A new kind of madness

I was reading the introduction of an embroidery book yesterday morning which really spoke to my inner gardener, as much as my embroidery self.  The book,  Needlework Antique Flowers by Elizabeth Bradley is from the early 1990s and belonged to a former member of my Embroiderers Guild who sadly died earlier this year. I love ‘old’ embroidery books as they often have real instructions on all sorts of lost stitches and techniques.  This book is about woolwork which is essentially like tapestry by done with cross stitch instead of tent stitch.  Anyway, I digress, the thing that struck a chord with me was the following comment from the author:

“Modern gardeners and gardening writers seem to fall loosely into two schools.  The first are plantsmen whom I greatly admire.  They really know their charges, can remember their Latin names however often they change, and thoroughly understand what each plant needs to thrive.  Their gardens, although often beautifully designed and laid out, differ from others by their plants also growing perfectly, each well staked and with enough space around it so that it can grow properly and be seen to best advantage…..I as a gardener, fall into a second category that can only be described as the school of enthusiastic amateurs.  I love my plants and know most of their names but just will not make the time to really find out what is necessary to get best out each.”

The reason this struck a chord with me is I often like to think of myself as a plantsmen, although I recognise I am being a little presumptive. Some gardening friends seem to think I am very knowledgeable ad plants (if they read this blog they would know I can’t remember one name from one week to another) and I do research what conditions my plants need but I fail completely when it comes to showing my plants perfectly so they can be seen to the best advantage.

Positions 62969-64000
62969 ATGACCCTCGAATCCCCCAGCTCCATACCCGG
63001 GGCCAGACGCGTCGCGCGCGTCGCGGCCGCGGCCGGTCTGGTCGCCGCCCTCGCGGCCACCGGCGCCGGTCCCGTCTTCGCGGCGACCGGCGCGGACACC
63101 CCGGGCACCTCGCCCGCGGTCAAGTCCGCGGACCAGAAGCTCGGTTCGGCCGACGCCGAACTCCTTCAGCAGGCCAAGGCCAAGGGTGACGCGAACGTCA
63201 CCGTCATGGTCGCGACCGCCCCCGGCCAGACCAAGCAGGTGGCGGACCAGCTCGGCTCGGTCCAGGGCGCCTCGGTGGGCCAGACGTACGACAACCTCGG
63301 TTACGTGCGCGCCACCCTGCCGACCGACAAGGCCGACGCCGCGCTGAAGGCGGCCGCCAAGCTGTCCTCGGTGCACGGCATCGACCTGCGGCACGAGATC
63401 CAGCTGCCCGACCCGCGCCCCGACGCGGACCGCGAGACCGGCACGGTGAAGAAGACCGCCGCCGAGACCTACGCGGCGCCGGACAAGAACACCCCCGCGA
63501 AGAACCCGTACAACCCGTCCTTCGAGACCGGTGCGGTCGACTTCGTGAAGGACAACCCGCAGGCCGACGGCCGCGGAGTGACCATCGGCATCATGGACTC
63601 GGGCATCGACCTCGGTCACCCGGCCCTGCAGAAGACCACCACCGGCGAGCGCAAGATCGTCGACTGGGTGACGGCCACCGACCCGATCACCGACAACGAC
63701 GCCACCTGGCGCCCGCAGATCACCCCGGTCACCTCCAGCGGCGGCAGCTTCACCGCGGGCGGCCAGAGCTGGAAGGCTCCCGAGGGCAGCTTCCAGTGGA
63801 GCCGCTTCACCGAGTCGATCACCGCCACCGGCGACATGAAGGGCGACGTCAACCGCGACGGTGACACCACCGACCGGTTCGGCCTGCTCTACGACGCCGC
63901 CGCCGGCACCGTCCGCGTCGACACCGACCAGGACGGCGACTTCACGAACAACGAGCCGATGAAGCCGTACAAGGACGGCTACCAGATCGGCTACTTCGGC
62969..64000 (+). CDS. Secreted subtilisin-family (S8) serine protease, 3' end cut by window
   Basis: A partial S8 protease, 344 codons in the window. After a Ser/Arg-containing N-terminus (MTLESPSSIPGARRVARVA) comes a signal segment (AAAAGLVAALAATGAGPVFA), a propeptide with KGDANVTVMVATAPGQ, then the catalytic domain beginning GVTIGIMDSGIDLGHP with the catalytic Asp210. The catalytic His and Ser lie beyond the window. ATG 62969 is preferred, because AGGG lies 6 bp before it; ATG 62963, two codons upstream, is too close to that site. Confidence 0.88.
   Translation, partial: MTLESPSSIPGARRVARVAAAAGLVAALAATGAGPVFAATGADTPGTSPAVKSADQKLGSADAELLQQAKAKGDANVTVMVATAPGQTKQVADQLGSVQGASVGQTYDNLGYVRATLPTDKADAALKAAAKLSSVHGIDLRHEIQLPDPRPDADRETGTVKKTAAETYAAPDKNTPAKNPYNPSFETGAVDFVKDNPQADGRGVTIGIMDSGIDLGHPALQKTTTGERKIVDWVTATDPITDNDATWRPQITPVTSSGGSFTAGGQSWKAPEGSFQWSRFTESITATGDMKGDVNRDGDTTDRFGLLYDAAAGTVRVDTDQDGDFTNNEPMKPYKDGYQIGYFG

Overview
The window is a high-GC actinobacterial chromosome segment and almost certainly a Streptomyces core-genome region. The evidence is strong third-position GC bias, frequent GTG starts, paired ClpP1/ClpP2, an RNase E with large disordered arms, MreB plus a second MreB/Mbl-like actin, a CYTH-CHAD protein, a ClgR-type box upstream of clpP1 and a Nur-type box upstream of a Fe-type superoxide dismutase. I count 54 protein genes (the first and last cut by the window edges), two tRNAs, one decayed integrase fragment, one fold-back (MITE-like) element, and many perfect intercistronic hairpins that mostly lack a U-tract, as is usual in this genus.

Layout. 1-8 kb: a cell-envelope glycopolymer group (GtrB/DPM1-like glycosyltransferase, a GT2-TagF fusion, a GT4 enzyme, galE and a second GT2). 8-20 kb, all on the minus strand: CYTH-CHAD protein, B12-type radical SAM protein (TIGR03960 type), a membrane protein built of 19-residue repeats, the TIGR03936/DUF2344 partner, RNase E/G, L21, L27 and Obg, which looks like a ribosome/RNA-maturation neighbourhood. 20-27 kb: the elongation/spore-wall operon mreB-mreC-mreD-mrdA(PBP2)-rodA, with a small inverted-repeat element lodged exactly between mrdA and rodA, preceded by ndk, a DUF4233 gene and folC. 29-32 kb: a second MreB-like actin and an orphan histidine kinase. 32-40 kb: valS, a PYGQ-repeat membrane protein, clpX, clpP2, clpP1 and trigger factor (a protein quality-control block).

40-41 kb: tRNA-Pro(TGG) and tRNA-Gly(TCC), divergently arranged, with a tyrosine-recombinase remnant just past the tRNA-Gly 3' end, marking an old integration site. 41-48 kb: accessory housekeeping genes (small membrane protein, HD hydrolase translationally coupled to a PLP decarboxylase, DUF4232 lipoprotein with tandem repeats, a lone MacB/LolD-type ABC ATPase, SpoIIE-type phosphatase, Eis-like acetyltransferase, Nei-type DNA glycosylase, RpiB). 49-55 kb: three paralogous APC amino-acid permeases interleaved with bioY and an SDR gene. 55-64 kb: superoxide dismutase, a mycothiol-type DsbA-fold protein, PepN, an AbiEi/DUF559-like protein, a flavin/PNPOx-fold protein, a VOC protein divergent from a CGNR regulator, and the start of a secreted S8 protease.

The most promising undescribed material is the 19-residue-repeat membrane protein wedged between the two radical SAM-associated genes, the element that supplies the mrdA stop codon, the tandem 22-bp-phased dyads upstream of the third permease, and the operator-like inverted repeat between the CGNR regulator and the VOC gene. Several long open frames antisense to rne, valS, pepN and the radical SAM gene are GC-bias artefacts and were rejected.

Maybe this passage was in my mind when I spent some time on Sunday morning tackling the big border.  What started out as a little dead-heading quickly become more involved and the large red opium poppy was dug up.  Its huge leaves have been smothering so many other plants and I have decided that it is just to substantial for the border, which I am trying to focus more on grasses, bulbs and grassland plants.  The poppy has been cut back hard and potted up ready to be planted out in the front garden, as part of the editing work that needs to take place.  The camassia foliage has added to the problem as the leaves are dense, sword like and long and when it rains are flattened down on new foliage from other plants which are trying to grow; so they too are being edited. The alliums suffered the most from the suffocating foliage and were growing almost horizontally with weird kinks in their stems. So……